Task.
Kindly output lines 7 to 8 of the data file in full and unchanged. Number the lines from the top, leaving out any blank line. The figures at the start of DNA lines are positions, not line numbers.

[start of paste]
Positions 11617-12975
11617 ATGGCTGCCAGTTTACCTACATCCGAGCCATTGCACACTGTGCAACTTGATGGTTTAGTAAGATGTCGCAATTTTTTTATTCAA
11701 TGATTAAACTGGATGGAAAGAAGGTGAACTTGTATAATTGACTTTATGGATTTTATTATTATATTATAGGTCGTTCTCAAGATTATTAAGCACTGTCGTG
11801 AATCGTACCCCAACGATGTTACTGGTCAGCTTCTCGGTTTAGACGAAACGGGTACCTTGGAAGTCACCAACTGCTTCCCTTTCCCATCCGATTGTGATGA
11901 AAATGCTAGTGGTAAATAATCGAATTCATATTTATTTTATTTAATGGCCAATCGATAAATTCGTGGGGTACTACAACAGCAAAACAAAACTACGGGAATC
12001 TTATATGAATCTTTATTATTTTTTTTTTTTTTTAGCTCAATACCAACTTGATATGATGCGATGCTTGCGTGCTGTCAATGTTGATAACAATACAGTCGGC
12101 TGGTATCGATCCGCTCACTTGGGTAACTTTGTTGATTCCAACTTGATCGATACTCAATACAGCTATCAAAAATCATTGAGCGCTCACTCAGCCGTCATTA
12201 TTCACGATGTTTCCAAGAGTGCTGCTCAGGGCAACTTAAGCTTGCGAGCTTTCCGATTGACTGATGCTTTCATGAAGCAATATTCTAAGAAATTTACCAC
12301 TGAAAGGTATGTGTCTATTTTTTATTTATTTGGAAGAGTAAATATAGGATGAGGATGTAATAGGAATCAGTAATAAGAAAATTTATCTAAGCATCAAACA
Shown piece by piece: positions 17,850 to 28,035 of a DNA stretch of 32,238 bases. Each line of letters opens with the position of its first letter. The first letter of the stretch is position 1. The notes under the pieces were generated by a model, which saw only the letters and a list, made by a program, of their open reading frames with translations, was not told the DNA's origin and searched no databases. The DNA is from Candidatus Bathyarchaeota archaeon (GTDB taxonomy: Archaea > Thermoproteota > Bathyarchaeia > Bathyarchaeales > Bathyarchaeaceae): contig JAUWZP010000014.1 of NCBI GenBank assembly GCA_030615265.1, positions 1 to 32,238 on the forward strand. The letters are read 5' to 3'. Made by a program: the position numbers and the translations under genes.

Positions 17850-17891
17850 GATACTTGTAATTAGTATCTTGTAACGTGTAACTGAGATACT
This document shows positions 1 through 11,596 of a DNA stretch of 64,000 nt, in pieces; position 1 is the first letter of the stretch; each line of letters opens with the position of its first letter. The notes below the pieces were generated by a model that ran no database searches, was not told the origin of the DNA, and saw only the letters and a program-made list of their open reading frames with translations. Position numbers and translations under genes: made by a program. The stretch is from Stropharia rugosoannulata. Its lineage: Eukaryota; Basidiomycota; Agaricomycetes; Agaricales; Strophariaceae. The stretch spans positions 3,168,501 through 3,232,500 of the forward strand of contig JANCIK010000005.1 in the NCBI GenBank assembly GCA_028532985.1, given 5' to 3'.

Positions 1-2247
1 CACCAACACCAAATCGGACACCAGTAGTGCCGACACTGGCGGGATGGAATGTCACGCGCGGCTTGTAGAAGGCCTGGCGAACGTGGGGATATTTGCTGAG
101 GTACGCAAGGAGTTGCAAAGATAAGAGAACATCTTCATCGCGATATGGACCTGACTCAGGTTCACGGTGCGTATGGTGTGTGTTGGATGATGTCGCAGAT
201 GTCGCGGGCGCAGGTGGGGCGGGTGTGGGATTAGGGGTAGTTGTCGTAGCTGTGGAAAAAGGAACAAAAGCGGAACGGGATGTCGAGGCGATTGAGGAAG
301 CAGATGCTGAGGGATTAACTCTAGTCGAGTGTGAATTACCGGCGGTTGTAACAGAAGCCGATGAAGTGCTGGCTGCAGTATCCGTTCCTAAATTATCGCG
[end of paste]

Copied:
12101 TGGTATCGATCCGCTCACTTGGGTAACTTTGTTGATTCCAACTTGATCGATACTCAATACAGCTATCAAAAATCATTGAGCGCTCACTCAGCCGTCATTA
12201 TTCACGATGTTTCCAAGAGTGCTGCTCAGGGCAACTTAAGCTTGCGAGCTTTCCGATTGACTGATGCTTTCATGAAGCAATATTCTAAGAAATTTACCAC